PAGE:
By Kalwinder Kaur
The U.S. armed forces’ sealift, airlift, communication, and medical evacuation and care capabilities can support lead relief agencies to efficiently carry out relief operations during natural or man-made disasters.
DARPA's New sea and air delivery systems
Humanitarian assistance and disaster relief operations are one of the 21st Century defense’s major missions included within the Department of Defense’s 2012 strategic guidance document.
Innovative technologies have been successfully created as part of DARPA’s Tactically Expandable Maritime Platform (TEMP) program that will help convert commercial container ships into self-contained floating supply bases at the time of while disaster relief operations, which require no port infrastructure. This program involves envisaging a container ship anchoring offshore a disaster area, and the supplies being made ashore by the ship’s crew, based on DARPA-made, modular on-board cranes and air- and sea-delivery vehicles.
Phase I of the program has been recently achieved by DARPA. It includes developing four key modular systems that are transportable based on standard 20-foot or 40-foot commercial shipping containers. The four major elements are described below:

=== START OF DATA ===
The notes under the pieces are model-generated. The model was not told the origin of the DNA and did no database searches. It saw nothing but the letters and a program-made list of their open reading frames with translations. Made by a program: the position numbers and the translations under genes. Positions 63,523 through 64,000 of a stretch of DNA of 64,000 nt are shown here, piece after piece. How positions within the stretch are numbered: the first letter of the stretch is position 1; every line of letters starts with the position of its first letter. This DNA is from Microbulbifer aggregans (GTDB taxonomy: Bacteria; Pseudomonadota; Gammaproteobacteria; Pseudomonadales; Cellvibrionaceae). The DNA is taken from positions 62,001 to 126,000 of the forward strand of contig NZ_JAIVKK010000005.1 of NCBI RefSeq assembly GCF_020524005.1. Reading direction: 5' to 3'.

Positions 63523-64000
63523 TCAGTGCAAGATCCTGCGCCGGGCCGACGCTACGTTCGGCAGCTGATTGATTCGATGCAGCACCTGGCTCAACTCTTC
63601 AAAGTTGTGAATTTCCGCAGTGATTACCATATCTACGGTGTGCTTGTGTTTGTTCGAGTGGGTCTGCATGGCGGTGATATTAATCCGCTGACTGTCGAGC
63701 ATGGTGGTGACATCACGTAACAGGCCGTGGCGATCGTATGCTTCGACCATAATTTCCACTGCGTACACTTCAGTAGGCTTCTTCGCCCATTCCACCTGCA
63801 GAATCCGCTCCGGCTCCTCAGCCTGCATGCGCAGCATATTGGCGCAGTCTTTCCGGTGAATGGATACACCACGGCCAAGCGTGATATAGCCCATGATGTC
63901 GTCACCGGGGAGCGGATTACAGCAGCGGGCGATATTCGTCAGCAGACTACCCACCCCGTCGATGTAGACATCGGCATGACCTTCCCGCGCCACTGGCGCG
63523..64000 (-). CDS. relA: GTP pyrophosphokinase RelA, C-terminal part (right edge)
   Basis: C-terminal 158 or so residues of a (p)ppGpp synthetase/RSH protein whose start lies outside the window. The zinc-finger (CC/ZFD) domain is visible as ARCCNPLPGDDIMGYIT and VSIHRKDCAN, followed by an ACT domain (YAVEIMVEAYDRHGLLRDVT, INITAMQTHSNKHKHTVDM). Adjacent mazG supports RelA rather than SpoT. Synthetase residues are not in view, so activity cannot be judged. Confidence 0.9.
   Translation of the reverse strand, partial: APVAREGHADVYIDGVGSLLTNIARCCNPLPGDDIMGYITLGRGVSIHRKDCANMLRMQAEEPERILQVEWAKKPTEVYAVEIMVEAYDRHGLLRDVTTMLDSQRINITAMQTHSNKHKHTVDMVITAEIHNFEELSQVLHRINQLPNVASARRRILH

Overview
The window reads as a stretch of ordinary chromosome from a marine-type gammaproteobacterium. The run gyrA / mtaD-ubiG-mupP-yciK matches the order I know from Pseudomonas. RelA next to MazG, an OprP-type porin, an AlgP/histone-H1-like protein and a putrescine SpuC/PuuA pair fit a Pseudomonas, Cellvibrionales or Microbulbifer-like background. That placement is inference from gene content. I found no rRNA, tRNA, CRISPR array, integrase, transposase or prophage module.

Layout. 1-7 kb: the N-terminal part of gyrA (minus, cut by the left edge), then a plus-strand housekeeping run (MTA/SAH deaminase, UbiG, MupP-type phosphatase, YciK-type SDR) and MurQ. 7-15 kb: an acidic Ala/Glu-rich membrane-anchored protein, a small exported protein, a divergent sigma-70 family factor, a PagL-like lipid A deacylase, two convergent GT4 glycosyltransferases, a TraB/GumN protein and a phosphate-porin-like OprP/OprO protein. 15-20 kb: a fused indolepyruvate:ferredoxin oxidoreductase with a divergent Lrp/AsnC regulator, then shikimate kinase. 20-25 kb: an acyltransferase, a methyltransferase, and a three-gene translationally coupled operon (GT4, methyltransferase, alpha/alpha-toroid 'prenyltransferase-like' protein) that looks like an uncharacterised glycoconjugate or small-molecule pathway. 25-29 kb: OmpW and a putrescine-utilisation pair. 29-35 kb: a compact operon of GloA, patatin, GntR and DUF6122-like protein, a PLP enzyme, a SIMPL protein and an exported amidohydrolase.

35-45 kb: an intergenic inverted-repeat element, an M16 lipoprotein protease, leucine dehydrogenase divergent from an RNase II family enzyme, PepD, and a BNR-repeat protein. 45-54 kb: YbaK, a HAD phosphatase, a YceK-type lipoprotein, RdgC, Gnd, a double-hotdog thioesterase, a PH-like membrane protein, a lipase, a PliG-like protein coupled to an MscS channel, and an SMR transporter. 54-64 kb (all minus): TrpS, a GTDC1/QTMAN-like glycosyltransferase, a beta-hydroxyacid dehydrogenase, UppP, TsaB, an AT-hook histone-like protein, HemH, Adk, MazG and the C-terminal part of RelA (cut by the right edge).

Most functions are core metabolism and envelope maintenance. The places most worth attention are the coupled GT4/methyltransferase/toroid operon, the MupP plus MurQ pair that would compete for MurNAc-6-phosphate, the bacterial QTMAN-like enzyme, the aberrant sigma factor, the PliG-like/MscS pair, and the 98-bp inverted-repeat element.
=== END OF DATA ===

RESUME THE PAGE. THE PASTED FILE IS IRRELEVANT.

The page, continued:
- Core support modules: These container-sized units ensure the augmented crew on board the container ship with berthing, water, electrical power, and other life-support needs.
- Motion-stabilized cranes are modular on-board cranes that enable transportation of sea-based cargo containers from the ship deck to a sea-delivery vehicle.
- Sea-delivery vehicles such as tank tread-designed Captive Air Amphibious Transporters (CAAT) include air-filled pontoons that allow transportation of containers directly onto shore and over water.
- Parafoil unmanned air-delivery system is an affordable, propeller-driven air vehicle, based on parachute for lift and quick transportation of supplies from the container ship to the affected areas on shore.